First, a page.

In the eyes of young people today Apple was always there, front and centre. The early iPad or iPhone experience as pacifier. The iPhone has must-have teenage smartphone. The Mac at home and maybe an Apple TV box.

Finally many high performing adverts of the past aimed at young adults have left the mainstream media and tastemakers non-plussed.

How did the ad test?

According to anecdotal evidence I have heard from people at IPSOS; in a survey they found that about half the respondents surveyed said they would be interested in finding out more about the 2024 iPad Pro. The younger the respondent, the more likely they were to be interested in the device.

System 1, tested the ad and found that it performed 1.9 out of a possible maximum score of 5. In System 1 parlance this indicates somewhere between low and modest long term brand growth derived from the advertisement. The average score for US advertisements is 2.3. But over half of ads that were run in the Super Bowl this year scored between 1 and 2. Which would imply that the ad could be improved; but the devil might be in the details as implied by the IPSOS research.

Is Crush! just a copy cat?

You can have the best creative director in the world who has seen a lot of advertising, but they might not know all advertising. Secondly, the advertising industry is getting rid of long term professionals. According to the Institute of Practitioners in Advertising no one retired from the industry in 2023, as staff were ‘phased out‘ of the industry way before retirement age. All of which means that there isn’t the historical memory to know if a campaign is sailing close to plagiarism.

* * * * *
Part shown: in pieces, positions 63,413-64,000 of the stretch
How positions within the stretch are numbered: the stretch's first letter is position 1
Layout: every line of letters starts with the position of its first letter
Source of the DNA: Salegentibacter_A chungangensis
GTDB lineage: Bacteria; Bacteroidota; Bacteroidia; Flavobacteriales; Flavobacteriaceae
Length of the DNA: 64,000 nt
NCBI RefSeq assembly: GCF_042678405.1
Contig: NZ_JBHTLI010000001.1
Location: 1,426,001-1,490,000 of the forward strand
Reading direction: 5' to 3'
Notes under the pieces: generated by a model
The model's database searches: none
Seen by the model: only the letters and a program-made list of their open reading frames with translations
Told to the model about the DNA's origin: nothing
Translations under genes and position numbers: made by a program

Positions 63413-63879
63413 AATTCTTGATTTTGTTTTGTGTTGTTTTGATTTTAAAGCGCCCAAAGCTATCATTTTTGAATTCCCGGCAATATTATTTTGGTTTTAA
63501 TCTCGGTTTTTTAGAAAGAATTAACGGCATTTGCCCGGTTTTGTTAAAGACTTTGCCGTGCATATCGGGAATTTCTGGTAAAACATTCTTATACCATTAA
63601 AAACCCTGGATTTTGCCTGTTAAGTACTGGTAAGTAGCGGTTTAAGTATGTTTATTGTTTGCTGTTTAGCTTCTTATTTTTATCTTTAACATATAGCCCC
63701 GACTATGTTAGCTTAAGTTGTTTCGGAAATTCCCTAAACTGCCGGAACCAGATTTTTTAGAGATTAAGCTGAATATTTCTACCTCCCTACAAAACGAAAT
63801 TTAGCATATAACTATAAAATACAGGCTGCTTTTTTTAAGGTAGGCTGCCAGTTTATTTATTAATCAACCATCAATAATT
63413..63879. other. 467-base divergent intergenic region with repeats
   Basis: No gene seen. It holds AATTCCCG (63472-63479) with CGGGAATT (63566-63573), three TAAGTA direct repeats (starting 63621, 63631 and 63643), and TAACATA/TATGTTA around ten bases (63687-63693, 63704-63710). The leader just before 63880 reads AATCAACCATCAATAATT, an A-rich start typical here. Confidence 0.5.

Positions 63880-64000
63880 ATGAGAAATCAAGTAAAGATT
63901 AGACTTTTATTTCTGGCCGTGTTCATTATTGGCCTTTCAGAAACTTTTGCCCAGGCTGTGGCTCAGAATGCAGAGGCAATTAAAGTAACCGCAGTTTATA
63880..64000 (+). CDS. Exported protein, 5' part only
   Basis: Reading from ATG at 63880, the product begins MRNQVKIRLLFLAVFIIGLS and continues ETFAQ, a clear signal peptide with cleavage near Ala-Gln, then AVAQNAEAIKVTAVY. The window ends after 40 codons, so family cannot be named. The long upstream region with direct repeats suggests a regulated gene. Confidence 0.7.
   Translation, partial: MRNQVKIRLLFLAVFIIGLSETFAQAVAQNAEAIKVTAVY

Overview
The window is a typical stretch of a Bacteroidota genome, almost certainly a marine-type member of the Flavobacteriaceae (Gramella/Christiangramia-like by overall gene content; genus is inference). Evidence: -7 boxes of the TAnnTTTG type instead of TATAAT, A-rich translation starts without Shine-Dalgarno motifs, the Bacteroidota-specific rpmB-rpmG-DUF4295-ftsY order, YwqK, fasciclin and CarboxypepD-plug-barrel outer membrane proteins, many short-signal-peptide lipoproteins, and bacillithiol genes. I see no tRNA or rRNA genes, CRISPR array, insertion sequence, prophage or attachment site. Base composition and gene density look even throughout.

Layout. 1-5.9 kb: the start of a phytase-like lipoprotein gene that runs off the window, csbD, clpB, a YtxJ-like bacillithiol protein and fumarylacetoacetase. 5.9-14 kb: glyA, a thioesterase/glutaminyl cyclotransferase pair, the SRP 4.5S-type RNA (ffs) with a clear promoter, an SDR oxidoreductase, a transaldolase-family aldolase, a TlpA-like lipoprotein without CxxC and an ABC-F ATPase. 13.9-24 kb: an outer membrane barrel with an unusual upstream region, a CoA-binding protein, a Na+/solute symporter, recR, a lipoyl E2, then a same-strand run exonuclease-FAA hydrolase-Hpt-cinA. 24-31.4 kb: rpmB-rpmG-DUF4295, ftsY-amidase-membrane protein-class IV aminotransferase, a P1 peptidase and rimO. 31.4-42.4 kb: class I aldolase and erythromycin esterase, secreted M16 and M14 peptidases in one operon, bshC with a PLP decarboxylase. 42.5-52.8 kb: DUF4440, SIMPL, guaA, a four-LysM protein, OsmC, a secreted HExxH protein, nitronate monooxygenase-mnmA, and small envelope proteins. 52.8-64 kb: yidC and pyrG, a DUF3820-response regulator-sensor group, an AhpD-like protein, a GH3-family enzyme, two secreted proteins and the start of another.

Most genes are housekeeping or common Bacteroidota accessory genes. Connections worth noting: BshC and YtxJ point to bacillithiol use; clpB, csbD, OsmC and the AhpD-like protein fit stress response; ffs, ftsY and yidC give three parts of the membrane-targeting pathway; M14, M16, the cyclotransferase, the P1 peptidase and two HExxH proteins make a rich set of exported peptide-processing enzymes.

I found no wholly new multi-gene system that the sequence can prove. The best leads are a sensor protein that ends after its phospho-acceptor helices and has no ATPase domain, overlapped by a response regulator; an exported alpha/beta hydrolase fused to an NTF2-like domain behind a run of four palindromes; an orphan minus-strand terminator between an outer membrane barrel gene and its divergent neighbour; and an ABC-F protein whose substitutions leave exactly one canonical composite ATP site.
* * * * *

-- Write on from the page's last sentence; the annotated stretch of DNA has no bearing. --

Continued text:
And it isn’t just advertising. Earlier in my career, I got to see former business journalist and newspaper editor Damian McCrystal speak at a breakfast event. One thing stayed with me about his presentation, in which he talked about the financial industry:

The reasons why we make the same mistakes over-and-over again is because ‘the city’ has a collective institutional memory of about eight years.

Damien McCrystal

So we had Northern Rock, Bear Stearns and Lehman Brothers, despite the fact that pretty much every financier I have ever met had read Liar’s Poker by Michael Lewis. This was based on his experiences as a banker navigating the Savings and Loans scandal of the 1980s and 1990s.

So no, despite the similarity of the LG Renoir advertisement, I don’t think that Crush! was an intentional copy.

More related content can be found here.

More information

Some thoughts about Apple’s new iPads | Ian Betteridge

The M4 iPad Pros | Daring Fireball

Brief Thoughts and Observations on Yesterday’s ‘Let Loose’ iPad Keynote | Daring Fireball

How Apple’s ‘tone deaf’ iPad ad signals a turning point | FT

Apple’s New iPad Ad Leaves Its Creative Audience Feeling … Flat – The New York Times

Apple’s new iPad ad has struck a nerve online. Here’s why | AP News

Commentary: Apple’s tone-deaf iPad ad triggers our darkest AI fears – CNA

The Fat iPhone, 11 years on: The iPad’s over a decade old and we’re still not sure what it’s for • The Register

12 things I learned by switching from the 13-inch MacBook Pro to the 12.9-inch iPad Pro | Macworld